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drill/tap in frames



 
 
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  #131  
Old July 17th 18, 09:10 AM posted to rec.bicycles.tech
Emanuel Berg[_2_]
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Posts: 1,035
Default drill/tap in frames

The front and rear stays, which I suppose are
welded to the frame, and painted in the same
color - these are 2 inches wide.

The bottom stay, which is a long bracket with
the form of the letter "Z", only not as
steep, has two holes, one that goes into the
BB and one that goes into the chainguard.
This is the lowest contact point of the
chainguard. This bracket is 1-1/8
inches wide.


Or perhaps "thick" or "deep" is the word.
Anyway this is how much (little) material is
required for an M5 tap to work. Because that is
what it does. This is not an exotic bike but
the standard solution which I've seen hundred
of times.

--
underground experts united
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  #132  
Old July 17th 18, 09:22 AM posted to rec.bicycles.tech
Emanuel Berg[_2_]
external usenet poster
 
Posts: 1,035
Default drill/tap in frames

The front and rear stays, which I suppose are
welded to the frame, and painted in the same
color - these are 2 inches wide.

The bottom stay, which is a long bracket with
the form of the letter "Z", only not as
steep, has two holes, one that goes into the
BB and one that goes into the chainguard.
This is the lowest contact point of the
chainguard. This bracket is 1-1/8
inches wide.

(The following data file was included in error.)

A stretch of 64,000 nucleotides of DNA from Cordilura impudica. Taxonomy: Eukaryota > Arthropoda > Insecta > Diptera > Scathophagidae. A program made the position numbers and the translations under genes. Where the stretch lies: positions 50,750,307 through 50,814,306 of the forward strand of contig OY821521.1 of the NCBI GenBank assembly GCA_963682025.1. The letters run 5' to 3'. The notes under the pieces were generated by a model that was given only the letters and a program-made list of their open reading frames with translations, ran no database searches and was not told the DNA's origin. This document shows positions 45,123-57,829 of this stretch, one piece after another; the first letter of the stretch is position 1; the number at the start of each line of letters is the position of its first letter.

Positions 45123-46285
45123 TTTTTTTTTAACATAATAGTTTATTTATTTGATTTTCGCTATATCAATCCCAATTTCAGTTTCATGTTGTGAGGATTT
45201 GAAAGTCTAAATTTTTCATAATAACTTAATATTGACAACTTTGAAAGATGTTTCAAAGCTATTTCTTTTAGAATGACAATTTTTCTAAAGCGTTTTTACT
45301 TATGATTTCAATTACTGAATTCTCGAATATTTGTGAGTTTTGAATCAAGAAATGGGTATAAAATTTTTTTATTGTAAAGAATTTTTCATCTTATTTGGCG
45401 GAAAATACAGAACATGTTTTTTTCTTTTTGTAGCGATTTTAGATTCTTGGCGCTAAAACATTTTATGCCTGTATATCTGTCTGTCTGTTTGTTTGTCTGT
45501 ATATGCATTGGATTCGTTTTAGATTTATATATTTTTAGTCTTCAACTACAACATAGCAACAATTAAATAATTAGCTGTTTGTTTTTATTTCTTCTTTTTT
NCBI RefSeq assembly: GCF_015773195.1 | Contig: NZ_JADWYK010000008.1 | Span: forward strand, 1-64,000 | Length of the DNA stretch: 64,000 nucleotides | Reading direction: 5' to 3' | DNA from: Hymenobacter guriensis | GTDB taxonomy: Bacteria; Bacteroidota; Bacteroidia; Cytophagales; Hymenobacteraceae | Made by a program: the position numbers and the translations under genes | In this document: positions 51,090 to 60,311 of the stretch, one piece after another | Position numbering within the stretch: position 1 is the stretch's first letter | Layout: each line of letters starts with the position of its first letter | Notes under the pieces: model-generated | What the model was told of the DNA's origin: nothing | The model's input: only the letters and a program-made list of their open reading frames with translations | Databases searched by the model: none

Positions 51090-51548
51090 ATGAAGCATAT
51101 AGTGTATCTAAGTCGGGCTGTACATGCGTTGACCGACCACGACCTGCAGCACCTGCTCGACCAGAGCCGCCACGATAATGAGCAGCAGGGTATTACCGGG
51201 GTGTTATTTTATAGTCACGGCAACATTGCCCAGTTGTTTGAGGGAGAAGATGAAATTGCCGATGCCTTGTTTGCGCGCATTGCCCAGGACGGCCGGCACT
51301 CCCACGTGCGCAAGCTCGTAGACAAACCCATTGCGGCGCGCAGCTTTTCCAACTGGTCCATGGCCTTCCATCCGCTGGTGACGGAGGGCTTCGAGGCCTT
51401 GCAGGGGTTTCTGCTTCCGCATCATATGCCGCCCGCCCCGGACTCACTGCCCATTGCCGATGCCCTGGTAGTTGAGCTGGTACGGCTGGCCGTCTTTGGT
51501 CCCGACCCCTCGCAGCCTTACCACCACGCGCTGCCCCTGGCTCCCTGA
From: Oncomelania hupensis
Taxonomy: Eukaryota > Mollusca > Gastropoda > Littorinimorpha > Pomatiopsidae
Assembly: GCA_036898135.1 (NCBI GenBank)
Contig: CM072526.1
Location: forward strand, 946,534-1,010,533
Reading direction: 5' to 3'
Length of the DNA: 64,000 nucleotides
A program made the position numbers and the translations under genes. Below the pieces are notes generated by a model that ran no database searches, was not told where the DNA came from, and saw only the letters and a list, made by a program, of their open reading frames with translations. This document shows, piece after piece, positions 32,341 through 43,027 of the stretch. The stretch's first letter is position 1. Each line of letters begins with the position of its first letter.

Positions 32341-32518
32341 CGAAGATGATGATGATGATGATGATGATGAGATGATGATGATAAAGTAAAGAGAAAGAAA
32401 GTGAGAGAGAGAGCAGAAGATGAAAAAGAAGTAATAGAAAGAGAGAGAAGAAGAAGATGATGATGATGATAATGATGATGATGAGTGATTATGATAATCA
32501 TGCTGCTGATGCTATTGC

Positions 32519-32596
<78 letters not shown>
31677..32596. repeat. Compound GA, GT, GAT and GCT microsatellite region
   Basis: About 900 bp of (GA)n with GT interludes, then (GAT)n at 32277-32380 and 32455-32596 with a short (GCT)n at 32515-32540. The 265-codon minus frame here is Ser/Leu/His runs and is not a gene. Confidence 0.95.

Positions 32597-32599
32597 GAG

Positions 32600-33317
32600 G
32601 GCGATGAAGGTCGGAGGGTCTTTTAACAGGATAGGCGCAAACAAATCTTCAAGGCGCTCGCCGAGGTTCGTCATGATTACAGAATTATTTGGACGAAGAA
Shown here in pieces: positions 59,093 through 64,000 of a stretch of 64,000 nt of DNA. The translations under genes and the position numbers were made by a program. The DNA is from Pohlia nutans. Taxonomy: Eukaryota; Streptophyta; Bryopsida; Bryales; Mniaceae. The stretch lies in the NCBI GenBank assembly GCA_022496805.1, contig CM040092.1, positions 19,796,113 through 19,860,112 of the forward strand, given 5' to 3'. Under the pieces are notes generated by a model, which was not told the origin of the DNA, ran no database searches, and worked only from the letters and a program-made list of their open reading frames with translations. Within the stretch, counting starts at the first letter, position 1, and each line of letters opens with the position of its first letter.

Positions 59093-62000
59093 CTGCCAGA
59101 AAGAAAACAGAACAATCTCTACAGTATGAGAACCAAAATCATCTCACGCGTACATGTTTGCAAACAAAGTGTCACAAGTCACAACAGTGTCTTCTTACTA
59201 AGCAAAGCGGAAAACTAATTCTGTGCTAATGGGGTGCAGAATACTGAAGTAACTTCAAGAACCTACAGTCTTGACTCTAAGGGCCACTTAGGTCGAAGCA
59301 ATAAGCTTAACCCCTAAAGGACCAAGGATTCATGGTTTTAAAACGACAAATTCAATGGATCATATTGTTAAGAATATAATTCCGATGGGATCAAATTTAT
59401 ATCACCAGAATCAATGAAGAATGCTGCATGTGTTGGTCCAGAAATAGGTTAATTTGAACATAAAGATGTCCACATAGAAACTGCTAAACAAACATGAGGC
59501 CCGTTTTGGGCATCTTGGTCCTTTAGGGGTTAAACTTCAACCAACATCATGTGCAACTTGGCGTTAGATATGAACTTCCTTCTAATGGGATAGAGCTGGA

OK, change the above into sixteenths of an inch
and it'll be correct as measured...

--
underground experts united
http://user.it.uu.se/~embe8573
  #133  
Old July 17th 18, 06:11 PM posted to rec.bicycles.tech
Frank Krygowski[_2_]
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Posts: 7,076
Default drill/tap in frames

On Tuesday, July 17, 2018 at 4:22:48 AM UTC-4, Emanuel Berg wrote:
The front and rear stays, which I suppose are
welded to the frame, and painted in the same
color - these are 2 inches wide.

The bottom stay, which is a long bracket with
the form of the letter "Z", only not as
steep, has two holes, one that goes into the
BB and one that goes into the chainguard.
This is the lowest contact point of the
chainguard. This bracket is 1-1/8
inches wide.


OK, change the above into sixteenths of an inch
and it'll be correct as measured...

--
underground experts united
http://user.it.uu.se/~embe8573


We were discussing thread engagement. How thick are these attachment points?

Again, normal practice is to have a thread engagement in a tapped hole equal to
at least a diameter. Low stress applications can get by with less. There are
lots of small-size nuts that are thinner than that one diameter rule of thumb.

Sometimes, thin metal brackets or other items have the metal punched or
extruded to give a bit more thread engagement. Again, this is for light loads.
https://i.pinimg.com/236x/38/3d/a8/3...6deab279d9.jpg

None of this makes it a good idea to drill and tap a main frame tube, at least
not on a lightweight bike.

- Frank Krygowski
  #134  
Old July 17th 18, 07:40 PM posted to rec.bicycles.tech
Emanuel Berg[_2_]
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Posts: 1,035
Default drill/tap in frames

Frank Krygowski wrote:

We were discussing thread engagement.
How thick are these attachment points?


Two occasions of 2/16 inches, and one 1/16 plus
change, for M5s, with no extruded part.

The load is the chainguard and chainguard
bracket stay whose weights I can report back
later tonight, God willing.

--
underground experts united
http://user.it.uu.se/~embe8573
  #135  
Old July 17th 18, 09:38 PM posted to rec.bicycles.tech
Emanuel Berg[_2_]
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Posts: 1,035
Default drill/tap in frames

The load is the chainguard and chainguard
bracket stay whose weights I can report back
later tonight, God willing.


A typical chainguard including the bracket stay
weighs in at 160g.

--
underground experts united
http://user.it.uu.se/~embe8573
  #136  
Old July 18th 18, 06:42 AM posted to rec.bicycles.tech
James[_8_]